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85% people worry for the safety of loved ones under NHS care

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By lealegraien@cogora.com
5 January 2018

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More than four in five people would fear for the safety of a loved one if they were admitted for NHS care, a study by the Independent Health Professionals’ Association (IHPA) has revealed.

Eighty-five per cent of 1,500 respondents to the IHPA's survey said they would be concerned about safety due to staffing levels.

More than four in five people would fear for the safety of a loved one if they were admitted for NHS care, a study by the Independent Health Professionals’ Association (IHPA) has revealed.

Eighty-five per cent of 1,500 respondents to the IHPA's survey said they would be concerned about safety due to staffing levels.

With the NHS processing more than one million patients every 36 hours, the study also found that 87% of the people surveyed fear that it will be at risk of collapse in the next five years.

‘Breaking point’

Ben Itsuokor, consultant surgeon and president of the IHPA, said that ‘despite best efforts from staff across the NHS, patient care is at breaking point due to circumstances out of their control; namely ongoing funding cuts’.

He said: ‘This is leaving working hours increasingly stretched, with individual trusts struggling to meet adequate standards of service.

‘Clearly, issues of funding are not perceived to have had a detrimental effect on the attitudes of staff at grass roots, who are still working hard to maintain a strong work ethic across the board.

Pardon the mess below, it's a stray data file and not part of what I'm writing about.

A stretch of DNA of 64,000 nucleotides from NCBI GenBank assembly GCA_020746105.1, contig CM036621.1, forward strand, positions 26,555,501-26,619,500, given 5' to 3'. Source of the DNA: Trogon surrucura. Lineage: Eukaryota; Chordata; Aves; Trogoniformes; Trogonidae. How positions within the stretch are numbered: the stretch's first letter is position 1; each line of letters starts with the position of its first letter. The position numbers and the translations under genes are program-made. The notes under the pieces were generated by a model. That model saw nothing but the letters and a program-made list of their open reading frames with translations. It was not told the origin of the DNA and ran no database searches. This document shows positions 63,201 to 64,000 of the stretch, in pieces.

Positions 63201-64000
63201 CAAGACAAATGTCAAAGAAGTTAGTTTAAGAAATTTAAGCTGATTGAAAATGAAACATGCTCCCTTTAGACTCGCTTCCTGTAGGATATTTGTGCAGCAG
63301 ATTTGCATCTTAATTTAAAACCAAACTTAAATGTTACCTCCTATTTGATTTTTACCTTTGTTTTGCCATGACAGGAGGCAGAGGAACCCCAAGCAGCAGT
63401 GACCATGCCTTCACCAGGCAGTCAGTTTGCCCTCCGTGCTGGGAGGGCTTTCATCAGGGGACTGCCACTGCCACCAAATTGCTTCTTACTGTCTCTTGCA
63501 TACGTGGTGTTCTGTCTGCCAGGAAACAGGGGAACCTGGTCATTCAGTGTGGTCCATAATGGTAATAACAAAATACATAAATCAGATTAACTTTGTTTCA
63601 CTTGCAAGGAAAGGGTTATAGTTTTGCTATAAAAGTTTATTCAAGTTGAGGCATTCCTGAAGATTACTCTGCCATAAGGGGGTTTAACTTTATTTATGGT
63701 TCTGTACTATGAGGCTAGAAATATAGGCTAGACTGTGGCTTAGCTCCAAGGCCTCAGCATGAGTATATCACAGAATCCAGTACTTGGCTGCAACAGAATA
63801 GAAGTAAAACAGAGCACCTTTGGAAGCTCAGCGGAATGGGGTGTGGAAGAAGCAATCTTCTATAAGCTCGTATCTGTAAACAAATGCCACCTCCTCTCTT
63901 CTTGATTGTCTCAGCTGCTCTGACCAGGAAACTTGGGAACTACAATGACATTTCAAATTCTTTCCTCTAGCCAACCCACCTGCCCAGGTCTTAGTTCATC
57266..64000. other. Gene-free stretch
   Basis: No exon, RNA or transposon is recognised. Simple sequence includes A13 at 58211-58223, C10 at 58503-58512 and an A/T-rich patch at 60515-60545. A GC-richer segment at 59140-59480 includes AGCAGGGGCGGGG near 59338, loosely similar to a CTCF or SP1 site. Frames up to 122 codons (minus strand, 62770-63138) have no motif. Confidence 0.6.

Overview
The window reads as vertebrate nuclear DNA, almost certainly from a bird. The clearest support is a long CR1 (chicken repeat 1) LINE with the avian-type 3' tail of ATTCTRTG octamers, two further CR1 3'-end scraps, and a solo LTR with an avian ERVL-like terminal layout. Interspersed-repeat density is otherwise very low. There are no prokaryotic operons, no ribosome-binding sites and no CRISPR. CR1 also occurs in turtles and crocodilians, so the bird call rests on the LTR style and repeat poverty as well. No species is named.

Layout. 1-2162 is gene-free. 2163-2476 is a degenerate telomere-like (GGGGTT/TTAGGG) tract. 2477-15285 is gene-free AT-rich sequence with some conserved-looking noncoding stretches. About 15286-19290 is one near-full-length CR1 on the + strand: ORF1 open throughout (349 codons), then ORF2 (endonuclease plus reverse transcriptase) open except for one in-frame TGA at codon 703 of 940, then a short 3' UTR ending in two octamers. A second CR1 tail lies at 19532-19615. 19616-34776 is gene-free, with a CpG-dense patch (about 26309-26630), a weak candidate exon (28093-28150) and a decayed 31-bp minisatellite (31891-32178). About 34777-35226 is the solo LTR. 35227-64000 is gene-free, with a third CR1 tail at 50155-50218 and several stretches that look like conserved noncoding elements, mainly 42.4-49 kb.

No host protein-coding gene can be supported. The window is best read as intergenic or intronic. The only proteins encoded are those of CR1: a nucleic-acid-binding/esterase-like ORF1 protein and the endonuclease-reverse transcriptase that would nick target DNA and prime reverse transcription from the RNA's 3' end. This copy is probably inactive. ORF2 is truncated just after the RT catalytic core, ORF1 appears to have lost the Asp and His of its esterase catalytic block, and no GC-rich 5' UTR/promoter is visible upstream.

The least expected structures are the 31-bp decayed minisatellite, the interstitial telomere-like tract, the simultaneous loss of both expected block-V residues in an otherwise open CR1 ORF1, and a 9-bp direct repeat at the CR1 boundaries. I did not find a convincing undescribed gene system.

‘This is heartening, but – with experts predicting that cuts by many Trusts will be unavoidable in the near future – it is becoming increasingly strained.’

The IHPA, which supports locum healthcare professionals, looked at how 1,500 people and 500 locum staff perceive the current state of the NHS.

Concerns over diminishing workforce

The study also showed that 90% people are worried that reducing the current NHS workforce will have negative outcomes on the quality of the services provided.

Last year alone, intense workload pressures and the inability to provide safe and appropriate patient care led to the departure of 1,000 full-time GPs, most shifts being covered by locum staff.

Mr Itsukor said that ‘funding cuts are placing extreme pressures on staffing levels, which are already overstretched, and this is having a detrimental knock-on effect on the delivery of patient services.

He said: ‘It’s both frustrating and, in some cases, distressing that we’re unable to provide proper patient care due to financial restrictions that are beyond our control.

‘It’s time for the government to take this seriously and plug the funding gap before even more damage is done.’

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